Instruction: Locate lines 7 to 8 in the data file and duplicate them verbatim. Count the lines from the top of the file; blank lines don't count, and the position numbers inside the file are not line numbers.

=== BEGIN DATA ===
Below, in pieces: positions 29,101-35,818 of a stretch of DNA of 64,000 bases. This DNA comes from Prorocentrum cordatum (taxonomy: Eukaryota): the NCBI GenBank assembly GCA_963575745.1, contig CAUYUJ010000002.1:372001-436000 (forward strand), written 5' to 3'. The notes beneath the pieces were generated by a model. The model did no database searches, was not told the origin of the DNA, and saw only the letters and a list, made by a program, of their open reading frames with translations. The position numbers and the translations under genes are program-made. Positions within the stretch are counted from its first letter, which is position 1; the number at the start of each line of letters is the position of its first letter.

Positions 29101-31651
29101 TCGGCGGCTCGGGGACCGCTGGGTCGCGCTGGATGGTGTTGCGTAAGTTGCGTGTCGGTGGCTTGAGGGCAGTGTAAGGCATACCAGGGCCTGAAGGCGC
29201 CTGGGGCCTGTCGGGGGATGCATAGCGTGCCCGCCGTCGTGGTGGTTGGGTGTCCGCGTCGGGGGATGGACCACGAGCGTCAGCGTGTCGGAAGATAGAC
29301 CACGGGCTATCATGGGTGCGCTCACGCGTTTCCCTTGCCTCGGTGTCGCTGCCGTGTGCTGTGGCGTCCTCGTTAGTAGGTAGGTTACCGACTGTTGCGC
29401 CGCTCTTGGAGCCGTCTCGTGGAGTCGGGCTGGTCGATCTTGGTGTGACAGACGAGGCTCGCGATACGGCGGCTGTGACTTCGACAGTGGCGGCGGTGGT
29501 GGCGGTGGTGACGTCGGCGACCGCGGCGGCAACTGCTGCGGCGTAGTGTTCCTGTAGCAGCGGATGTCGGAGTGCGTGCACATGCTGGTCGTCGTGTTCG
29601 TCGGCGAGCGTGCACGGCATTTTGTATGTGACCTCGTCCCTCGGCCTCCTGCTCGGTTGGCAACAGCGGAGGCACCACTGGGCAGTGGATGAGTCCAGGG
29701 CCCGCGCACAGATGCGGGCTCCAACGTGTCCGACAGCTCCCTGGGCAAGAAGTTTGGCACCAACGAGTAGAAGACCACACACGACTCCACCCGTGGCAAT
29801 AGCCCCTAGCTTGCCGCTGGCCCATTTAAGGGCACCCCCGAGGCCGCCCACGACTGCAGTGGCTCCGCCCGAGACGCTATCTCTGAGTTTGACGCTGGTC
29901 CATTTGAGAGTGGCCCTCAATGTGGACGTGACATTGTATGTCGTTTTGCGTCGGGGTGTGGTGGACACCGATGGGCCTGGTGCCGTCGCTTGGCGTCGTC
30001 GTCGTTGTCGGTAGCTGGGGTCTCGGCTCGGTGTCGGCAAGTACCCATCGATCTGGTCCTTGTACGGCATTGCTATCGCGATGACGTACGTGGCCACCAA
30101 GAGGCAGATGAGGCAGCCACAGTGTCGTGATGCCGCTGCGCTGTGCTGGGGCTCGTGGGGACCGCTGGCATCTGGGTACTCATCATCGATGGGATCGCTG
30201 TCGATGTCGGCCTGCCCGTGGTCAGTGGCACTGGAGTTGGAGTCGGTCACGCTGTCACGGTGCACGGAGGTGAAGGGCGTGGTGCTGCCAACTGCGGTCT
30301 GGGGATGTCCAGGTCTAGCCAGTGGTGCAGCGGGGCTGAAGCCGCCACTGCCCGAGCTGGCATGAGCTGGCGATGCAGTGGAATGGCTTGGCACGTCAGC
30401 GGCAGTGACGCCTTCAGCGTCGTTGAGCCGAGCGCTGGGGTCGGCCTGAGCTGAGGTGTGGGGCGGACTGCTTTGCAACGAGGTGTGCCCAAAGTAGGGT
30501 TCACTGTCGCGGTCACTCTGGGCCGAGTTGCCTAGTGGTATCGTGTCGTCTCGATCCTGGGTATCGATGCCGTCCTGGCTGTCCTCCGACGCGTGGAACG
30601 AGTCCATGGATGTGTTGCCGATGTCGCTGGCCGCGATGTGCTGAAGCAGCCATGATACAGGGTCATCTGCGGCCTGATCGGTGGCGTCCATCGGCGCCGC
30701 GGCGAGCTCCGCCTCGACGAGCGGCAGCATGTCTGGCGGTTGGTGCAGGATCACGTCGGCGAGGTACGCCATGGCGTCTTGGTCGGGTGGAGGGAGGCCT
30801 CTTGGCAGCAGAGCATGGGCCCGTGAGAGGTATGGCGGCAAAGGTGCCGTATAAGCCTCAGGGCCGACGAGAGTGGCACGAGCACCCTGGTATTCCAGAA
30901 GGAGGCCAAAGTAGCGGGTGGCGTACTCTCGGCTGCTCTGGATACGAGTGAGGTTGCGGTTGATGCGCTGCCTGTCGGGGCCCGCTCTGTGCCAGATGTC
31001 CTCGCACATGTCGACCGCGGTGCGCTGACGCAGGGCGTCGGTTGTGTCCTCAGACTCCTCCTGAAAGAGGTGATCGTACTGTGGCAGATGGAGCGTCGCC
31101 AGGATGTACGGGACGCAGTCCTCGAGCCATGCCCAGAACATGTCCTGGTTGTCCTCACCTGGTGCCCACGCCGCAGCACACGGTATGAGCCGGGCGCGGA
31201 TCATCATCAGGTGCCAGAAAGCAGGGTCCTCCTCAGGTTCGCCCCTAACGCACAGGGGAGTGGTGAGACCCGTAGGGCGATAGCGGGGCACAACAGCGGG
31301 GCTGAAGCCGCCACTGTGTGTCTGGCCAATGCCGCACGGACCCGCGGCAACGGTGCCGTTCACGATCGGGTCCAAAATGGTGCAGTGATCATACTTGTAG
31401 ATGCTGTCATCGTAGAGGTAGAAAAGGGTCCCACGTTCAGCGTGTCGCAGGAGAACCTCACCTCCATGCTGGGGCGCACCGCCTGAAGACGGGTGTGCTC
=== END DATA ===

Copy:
29501 GGCGGTGGTGACGTCGGCGACCGCGGCGGCAACTGCTGCGGCGTAGTGTTCCTGTAGCAGCGGATGTCGGAGTGCGTGCACATGCTGGTCGTCGTGTTCG
29601 TCGGCGAGCGTGCACGGCATTTTGTATGTGACCTCGTCCCTCGGCCTCCTGCTCGGTTGGCAACAGCGGAGGCACCACTGGGCAGTGGATGAGTCCAGGG